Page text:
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W/O PJ SMITH Have you ever wondered what ‘Takitini’ is actually all about? That one particular word ‘Takitini’ fills some with eager anticipation but others with concern.

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What gives one word such power to bring about these emotions? Here is a simple answer from a simple person, read on.

TAKITINI THE PROJECT…TAKITINI THE WORD. Like many NZDF project names ‘Takitini’ is taken from the Maori Language. Project names can either apply to its literal meaning or an implied meaning. ‘Takitini’ has both.

Direct Translation. The word ‘takitini’ is actually a combination of the adverb ‘tini’ preceded by the adverbial prefix ‘Taki’ forming ‘Takitini’. The official translation from the H.W Williams ‘Dictionary of the Maori language’ a recognised publication in general use by educational institutions. Williams (1975:372) refers to Takitini as follows:

taki = adverbial prefix, giving a distributive force to numerals and words of number. Example when combined with a number ‘tahi’ (one) it becomes ‘takitahi’ or translated to; ‘by ones’, ‘one at a time’ etc.

tini = many. When looking at the direct translation for taki-tini it becomes: takitini = ‘by many’, ‘many at a time’ etc. This provides us with the basic idea that ‘something’ was / is to be conducted by ‘many’.

Implied meaning. The implied usage of the term ‘Takitini’, in the context of the current project actually originates from an old Maori pepeha (proverbial saying) as follows:

Ehara taku toa i te toa takitahi engari he toa takitini. ‘My strength is not that of a single (takitahi) warrior(s) but that of many (takitini).

This is a commonly used proverb that is universally understood and used regularly by users of the Maori language, from laymen to academics.

One such academic, Mead (2004:24) explains the above pepeha as such “...this pepeha applies equally in any situation where the combined efforts of many are needed to complete a project...”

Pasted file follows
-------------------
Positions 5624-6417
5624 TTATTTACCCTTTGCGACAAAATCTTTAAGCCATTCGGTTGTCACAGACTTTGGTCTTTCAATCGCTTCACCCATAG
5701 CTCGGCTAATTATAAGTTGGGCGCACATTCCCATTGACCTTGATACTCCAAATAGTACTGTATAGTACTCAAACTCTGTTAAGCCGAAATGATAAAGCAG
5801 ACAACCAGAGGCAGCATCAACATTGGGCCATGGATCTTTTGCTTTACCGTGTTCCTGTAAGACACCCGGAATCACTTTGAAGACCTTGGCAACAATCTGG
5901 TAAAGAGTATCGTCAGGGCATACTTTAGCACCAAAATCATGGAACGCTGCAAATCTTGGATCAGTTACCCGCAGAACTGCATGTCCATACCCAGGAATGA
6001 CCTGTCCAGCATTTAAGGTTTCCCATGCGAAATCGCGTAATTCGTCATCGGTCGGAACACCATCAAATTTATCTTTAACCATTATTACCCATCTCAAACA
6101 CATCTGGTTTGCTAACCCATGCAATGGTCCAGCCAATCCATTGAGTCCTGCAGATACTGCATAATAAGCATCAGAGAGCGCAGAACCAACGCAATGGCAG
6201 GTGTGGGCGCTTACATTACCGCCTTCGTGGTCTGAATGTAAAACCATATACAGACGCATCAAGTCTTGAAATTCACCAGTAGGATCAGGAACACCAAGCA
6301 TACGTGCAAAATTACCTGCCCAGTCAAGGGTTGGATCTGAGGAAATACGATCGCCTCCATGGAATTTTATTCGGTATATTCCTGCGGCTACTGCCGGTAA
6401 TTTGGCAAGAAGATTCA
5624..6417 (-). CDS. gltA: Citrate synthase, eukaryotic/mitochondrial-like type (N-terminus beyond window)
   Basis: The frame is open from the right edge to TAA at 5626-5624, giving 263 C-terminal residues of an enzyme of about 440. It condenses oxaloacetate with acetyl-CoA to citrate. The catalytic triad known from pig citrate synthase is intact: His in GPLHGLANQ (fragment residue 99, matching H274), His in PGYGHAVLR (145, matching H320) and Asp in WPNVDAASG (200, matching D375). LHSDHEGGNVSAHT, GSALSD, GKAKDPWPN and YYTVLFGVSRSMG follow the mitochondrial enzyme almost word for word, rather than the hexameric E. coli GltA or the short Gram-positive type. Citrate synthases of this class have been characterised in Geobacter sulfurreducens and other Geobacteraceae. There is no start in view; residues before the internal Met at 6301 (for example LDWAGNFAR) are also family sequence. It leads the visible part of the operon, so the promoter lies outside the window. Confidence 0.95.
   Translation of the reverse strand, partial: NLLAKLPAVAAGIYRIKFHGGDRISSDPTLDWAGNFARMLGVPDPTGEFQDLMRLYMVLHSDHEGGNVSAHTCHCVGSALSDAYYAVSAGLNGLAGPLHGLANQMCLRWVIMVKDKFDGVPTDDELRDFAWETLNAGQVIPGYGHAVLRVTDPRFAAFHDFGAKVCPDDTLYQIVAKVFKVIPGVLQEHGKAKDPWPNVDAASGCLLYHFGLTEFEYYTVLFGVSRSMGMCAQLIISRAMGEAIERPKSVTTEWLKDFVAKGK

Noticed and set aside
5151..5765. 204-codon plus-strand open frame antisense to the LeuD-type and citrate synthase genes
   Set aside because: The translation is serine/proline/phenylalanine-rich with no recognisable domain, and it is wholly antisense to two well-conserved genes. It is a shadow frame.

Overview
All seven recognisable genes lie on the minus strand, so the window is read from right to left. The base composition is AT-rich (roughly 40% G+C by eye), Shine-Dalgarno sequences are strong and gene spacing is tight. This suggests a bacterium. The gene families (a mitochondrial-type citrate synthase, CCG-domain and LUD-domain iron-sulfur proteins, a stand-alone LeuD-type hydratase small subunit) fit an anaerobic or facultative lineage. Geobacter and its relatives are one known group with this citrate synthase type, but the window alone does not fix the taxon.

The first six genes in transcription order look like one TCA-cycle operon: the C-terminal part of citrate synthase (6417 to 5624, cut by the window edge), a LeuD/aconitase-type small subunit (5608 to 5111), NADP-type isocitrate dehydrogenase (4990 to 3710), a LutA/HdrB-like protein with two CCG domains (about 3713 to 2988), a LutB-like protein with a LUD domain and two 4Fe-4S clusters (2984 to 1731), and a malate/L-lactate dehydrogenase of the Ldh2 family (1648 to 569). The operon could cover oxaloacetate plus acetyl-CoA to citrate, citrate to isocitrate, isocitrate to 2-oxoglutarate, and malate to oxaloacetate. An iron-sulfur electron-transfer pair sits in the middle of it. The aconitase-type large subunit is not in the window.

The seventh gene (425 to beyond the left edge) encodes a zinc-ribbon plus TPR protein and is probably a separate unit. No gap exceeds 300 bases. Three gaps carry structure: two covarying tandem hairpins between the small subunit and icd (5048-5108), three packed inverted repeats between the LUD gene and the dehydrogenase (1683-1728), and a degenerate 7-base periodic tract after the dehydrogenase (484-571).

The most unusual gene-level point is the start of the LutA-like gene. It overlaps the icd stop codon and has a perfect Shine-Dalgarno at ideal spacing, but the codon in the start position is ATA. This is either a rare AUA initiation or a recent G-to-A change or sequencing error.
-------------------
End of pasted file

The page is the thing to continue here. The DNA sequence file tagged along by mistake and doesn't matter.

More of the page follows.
Therefore, if you place this one word in context with the project you can see how it totally sums up the project, it is about working together…to achieve a common goal…

In my humble opinion the power of the word ‘takitini’ comes from the mixed emotions it arouses. These emotions come from the challenges we must all face in the future. The power and eventual success of the project, comes from us all facing those challenges together.

What are you? He toa takitahi? or He toa ‘takitini’?


AMT Claude Tua receives the 42 inch LG Plasma TV that he won in the AFCC Christmas 2005 Winning Value Draw. Handing over the prize is Rob Gledhill the Manager of the AFCC Hotshots store at HMNZS Philomel. Congratulations to Claude and thanks to all of the hundreds of entrants who made qualifying purchases to enter the draw.


A big navy and Air Force exercise involving elements of the NZDF and the Australian Defence Force (ADF) got underway early this month off the east coast of Australia.

The annual activity involves a range of joint training activities to develop and test maritime skills.

The NZ Navy’s frigate Te Kaha is taking part in exercises Ocean Protector and Tasmanex and is joined by two No.5 Squadron P-3 Orion maritime surveillance aircraft.


Forty-six NZ Army soldiers departed Christchurch on Wednesday 1 February aboard an Air Force B757 aircraft for a three-month deploy- ment to the Solomon Islands.

The deployment is part of New Zealand Defence Force’s (NZDF) contribution to the Australian led Regional Assistance Mission in the Solomon Islands (RAMSI).

The platoon, from Burnham’s 2/1st Battalion, Royal New Zealand Infantry Regiment is based in Honiara.

NZDF’s current contribution to the Solomon Islands is:

  • A three month platoon rotation of 46 personnel

  • The continuous deployment of a military officer to act as the

Deputy Commander to the Military component of RAMSI.



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On Friday 16 December 2005 at 1800hrs Mr Becket officially ‘rang in’ Ohakea JR’s club’s new bell. The bell is made from a Navy frigate shell donated to the club. All work required to mount the bell was done by Ohakea personnel. Thanks to Peter Becket for donating the bell to

the club, to GSH Ian Trott for facilitating the project and to all those Ohakea personnel who made a great job of getting it mounted.

Pictured are: (L-R) GSH Ian Trott, Mr Peter Becket (ex Navy retired), and CPL Aaron Grocott.




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